The Pros and Cons of Taking Summer Classes

by Kyle Foster 8 months ago in courses

Beating the summer heat by hitting the books.

The Pros and Cons of Taking Summer Classes

Whether you're earning a four year degree, or going for an associate's or certificate in a trade, and whether you're at a community college or University, you will have the option to take courses during the Summer, and there's pros and cons to both. As a tutor, I see firsthand the types of students that take classes during the Summer, and what can generally be expected, so I hope to paint a picture of what it's like, so you can decide if summer classes are right for you!

Pro: A better deal

While this may be subtle, as technically the cost of tuition per credit hour will be the same, you are ultimately paying the same amount for a course that you can complete in half the time or less. This in turn will free up space in your Fall schedule to take your next set of required courses, and will ultimately allow you the possibility of finishing a semester early. Just imagine the savings there! As far as concrete savings, most student fees are less in the summer, if they are incurred at all. Some students from universities take summer savings even further by enrolling in a local community college to take the same course they would have at their university at a fraction of the price.

Con: More Work

As alluded to earlier, A summer term is typically half the length of fall or spring. While you'll be able to complete summer courses sooner, it is still the same amount of material as it would be if those courses were taken in the other semesters. With summer classes, you must be more disciplined, and have the time necessary to stay on top of your school work, and essentially complete the same amount of work in half the time.

Pro: Core courses, and convenient scheduling

Most courses offered in the summer are going to be core courses that almost every student needs, regardless of their major—things like your standard English, Math, or Communications courses. It is a good opportunity to get those courses out of the way, so you can devote more time in the fall and spring to the courses in your chosen major. It's also a great second chance to take one of these courses over, and improve your GPA if you had to drop it previously, or received a failing grade.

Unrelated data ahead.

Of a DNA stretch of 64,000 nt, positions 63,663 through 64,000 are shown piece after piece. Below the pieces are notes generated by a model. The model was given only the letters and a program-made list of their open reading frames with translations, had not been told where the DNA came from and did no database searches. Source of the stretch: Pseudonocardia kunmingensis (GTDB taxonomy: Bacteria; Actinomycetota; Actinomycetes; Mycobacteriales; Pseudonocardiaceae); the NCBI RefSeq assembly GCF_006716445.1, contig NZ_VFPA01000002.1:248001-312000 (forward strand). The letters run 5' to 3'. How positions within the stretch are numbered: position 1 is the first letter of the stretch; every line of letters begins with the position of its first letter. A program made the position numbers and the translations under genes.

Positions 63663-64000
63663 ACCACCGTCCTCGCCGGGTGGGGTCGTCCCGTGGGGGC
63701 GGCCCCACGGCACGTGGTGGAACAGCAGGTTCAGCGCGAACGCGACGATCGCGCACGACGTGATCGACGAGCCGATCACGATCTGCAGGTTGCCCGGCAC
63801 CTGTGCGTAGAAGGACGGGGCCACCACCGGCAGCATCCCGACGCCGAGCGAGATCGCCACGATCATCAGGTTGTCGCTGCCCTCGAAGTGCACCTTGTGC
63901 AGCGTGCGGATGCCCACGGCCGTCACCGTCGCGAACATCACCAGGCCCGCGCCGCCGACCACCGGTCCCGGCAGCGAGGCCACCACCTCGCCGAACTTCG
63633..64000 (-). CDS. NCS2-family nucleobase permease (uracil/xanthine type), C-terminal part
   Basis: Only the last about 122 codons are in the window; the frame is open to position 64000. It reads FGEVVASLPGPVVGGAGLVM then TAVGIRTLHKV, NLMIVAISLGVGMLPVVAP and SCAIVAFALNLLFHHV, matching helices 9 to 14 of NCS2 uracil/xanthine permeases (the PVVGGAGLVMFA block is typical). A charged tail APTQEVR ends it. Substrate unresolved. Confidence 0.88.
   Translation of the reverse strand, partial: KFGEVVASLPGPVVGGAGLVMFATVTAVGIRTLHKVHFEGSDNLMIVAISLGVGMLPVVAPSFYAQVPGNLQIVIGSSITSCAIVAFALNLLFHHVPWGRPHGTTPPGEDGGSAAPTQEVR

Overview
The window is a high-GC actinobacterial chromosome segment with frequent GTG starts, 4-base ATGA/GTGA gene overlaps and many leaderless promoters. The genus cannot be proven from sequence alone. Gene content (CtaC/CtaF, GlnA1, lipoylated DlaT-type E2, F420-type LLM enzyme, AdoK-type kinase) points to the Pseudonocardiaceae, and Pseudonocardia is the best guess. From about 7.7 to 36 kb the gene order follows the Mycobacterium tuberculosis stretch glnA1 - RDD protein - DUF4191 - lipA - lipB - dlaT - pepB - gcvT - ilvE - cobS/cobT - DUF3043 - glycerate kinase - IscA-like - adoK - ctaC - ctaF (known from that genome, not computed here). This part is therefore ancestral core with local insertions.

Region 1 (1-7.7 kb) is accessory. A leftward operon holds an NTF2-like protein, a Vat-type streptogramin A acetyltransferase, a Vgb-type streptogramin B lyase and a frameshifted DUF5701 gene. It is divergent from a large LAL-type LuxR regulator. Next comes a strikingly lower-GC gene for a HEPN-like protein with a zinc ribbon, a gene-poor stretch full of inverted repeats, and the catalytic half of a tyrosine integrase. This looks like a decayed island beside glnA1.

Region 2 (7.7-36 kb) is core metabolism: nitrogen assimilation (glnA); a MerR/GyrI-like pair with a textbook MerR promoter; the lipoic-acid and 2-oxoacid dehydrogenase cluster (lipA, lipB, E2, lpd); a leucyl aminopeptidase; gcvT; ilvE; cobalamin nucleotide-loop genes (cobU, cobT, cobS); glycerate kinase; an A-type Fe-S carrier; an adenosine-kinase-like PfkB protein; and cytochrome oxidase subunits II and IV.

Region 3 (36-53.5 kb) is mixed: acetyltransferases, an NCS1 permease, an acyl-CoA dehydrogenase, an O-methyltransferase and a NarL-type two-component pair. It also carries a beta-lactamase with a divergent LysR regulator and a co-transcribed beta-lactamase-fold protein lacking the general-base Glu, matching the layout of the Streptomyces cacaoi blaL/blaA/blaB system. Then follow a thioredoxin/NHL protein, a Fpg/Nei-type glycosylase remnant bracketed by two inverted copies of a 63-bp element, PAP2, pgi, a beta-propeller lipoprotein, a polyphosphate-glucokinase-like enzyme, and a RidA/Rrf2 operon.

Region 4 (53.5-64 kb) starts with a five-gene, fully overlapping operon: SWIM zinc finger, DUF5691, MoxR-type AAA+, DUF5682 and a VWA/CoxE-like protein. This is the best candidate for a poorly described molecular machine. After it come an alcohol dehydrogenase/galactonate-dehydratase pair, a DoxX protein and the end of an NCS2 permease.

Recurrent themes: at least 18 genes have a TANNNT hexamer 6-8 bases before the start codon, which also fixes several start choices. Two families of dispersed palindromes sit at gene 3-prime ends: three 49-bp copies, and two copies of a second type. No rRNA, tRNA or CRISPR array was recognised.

More online courses are typically offered in the summer, and this can be very appealing if you work part time, or have other obligations. You can work through the material at your own pace, and don't have to physically be on campus. Even if you prefer face to face classes, there are summer courses offered in person, and they may meet every day of the week due to the short semester. This can help you get into a rhythm and routine.

Cons: Limited courses, and inconvenient scheduling

While the summer term offers the generic courses needed, you may be out of luck when searching for a specific course required in your major, especially if you attend a smaller school. The fact remains that summers aren't as busy, and schools have to arrange their budgets, and what's offered accordingly. Even if you do see that course you want or need, it may not be offered at a time convenient to you. Even with core classes, fewer sections are offered in the summer, and you have to be aware of when these classes take place to see if they can work with your schedule.

Pro: Maintaining Momentum

I believe the power of momentum is a real thing, and if you take summer classes you'll be able to maintain your study habits, and keep your mind sharp. Once you've gone near three months without sitting through a lecture, writing a paper, or solving a problem, it can be difficult to get back in the swing of things, but taking summer classes can prevent this academic rust.

Con: The Campus is dead, and your Summer plans could be too.

If you're looking to get or stay involved with clubs, events, or other extra-curricular activities during the summer, you may be met with tumbleweeds. Even the largest of colleges see a sharp decline in the number of students enrolled during the summer, and there's simply not many people around, or a lot going on. Taking classes could dampen your personal summer plans too, as you have to focus on courses that will probably take time away from any vacations you may want to plan, or other fun summer activities.

In the end, deciding whether or not to enroll in summer courses will depend on the individual, but at least know that you always have the option!

Kyle Foster
Kyle Foster
Read next: The Unconventional College Life
Kyle Foster

Kyle Foster is a musician and writing tutor from the Piedmont of North Carolina. He is passionate about music, education, motorsports, and being the best person he can be.

See all posts by Kyle Foster